We know that Jesus was constantly in prayer, but we don’t have many of His prayers written down for us. He’s left us the prayer, of course, in the Lord’s Prayer. We have what is called the high priestly prayer of John 17. But today I’m especially glad for His prayer in the garden of Gethsemane.
This prayer of Jesus seems a lot like my prayers, and I think that just as Jesus taught by His words and His miracles, His example of prayer in tribulation has much to teach me today.
There are a lot of interesting things about Jesus’ prayer in the garden, but there’s one fact that stands out to me like a Neanderthal at a cocktail party. Do you see it?
It could be that Gethsemane is a garden. That’s interesting. The life of the first Adam began in a garden, and here is the life of the Second Adam, ending in a garden. And, of course, when Jesus is resurrected He is mistaken for the gardener, so He rises in a garden. What an intriguing irony: the garden which was Paradise but which was also the place where man fell is now a battlefield for Man.
It’s interesting as well that Jesus has to remind His disciples to watch and pray, lest they fall into temptation. There’s that word temptation again, and in a garden. And maybe Jesus tells them this because He knows He Himself is being tempted. That would make sense, that the serpent would return to the Garden to tempt the Second Adam, just as he tempted the first Adam. So maybe Jesus, the Second Adam, undoes what the first Adam did by resisting the temptation in the Garden.
It could be. But maybe the one startling fact that I see is something else. Maybe it’s the fact that Jesus even has to pray at all. Why would one who is God have to pray to God? Because the one who is God is also man, and as a man, He had to pray. It’s a mistake, a mistake well on the way to heresy, to think that just because Jesus was God that in His human nature He wasn’t fully man, with all of man’s needs and limitations – except for the notable exception of sin.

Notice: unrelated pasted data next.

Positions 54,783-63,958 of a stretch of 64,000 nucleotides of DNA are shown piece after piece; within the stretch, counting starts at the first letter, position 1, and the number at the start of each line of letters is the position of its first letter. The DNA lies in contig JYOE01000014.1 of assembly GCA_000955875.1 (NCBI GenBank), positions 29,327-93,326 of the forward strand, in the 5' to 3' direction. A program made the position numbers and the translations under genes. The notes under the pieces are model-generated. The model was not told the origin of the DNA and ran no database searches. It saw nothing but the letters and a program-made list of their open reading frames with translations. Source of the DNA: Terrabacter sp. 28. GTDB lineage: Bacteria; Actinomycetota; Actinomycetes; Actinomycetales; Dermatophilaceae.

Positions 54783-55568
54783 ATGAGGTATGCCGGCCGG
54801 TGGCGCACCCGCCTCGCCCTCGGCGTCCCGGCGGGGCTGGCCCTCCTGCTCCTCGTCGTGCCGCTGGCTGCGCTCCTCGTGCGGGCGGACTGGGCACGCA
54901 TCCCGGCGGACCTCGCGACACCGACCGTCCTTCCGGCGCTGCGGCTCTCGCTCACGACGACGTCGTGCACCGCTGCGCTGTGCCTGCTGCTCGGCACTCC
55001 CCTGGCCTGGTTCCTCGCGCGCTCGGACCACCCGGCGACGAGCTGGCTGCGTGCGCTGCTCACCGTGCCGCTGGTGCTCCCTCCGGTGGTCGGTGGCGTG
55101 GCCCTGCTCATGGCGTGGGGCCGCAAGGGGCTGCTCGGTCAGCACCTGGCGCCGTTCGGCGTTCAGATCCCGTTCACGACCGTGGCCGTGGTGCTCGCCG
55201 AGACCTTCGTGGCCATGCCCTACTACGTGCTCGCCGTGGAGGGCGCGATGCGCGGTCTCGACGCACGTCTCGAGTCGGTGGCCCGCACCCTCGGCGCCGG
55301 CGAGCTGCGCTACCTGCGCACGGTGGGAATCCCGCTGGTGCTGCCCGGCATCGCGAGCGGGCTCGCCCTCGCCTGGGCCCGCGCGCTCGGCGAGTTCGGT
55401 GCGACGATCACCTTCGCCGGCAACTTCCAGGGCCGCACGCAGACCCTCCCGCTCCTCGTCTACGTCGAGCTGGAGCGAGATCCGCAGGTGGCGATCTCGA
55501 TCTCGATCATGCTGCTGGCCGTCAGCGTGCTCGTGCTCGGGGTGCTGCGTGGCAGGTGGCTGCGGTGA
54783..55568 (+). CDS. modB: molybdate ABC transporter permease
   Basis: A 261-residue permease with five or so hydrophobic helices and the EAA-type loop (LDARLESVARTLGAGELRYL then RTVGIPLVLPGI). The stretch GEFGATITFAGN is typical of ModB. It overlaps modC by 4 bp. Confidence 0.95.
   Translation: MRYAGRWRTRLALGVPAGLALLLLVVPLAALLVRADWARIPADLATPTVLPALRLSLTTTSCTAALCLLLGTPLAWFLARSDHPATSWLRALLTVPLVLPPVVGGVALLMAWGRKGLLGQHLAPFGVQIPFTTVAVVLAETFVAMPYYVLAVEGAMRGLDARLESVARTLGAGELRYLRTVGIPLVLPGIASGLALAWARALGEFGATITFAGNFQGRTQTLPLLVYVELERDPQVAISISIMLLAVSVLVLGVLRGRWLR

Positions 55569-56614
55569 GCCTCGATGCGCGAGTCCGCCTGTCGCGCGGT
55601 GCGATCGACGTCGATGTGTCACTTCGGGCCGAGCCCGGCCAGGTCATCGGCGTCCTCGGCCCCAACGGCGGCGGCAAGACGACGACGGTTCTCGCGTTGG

So it’s fascinating that Jesus has to pray at all. His prayer in the garden points to another aspect of His humanity: His soul was exceedingly sorrowful, even to death. Jesus knew what was coming. He had known for some time that He was to be crucified in Jerusalem, and He knew what pain and agony were in store for Him. He knew as well that He would be raised the third day: He’d already begun teaching His disciples that.
So why is He so sorrowful and deeply distressed? Didn’t He know that it would pass and that He’d be resurrected. Yes, He did. But would that completely anaesthetize the pain of the Cross? I’m not sure that any of us can comprehend what the Cross would have felt like to Jesus, not only the pain of the crucifixion that any criminal of the first century might have experienced, but the tailor-made Cross just for Him, weighted down with the sins of the world.
There is another remarkable thing. Being human, Jesus asks the Father to take the Cross, the cup, from Him. Knowing that it was the will of the Father, as a man He still wants to find a way out, if at all possible. Here He is, just a short time after He has offered the cup of life and salvation to His disciples, and He’s left holding the cup of the wrath of the Father for the sins of the world. It could hardly have seemed fair. And so He asks, out of sorrow and distress, for the cup to be taken from Him. In fact, He pesters the Father and asks three times.
But none of these are the one fact that stares out at me today like headlights in a cat’s eyes. No, the thing that strikes me most about Jesus’ prayer in Gethsemane is that the Father says, “No, my Son.” Here is Jesus, the only perfect man who ever lived, the very Son of the Father, the most pleasing person in the eyes of the Father, and the person who most faithfully prayed to the Father, asking the Father for something out of His sorrow and distress. And His loving Father tells Him, “No.”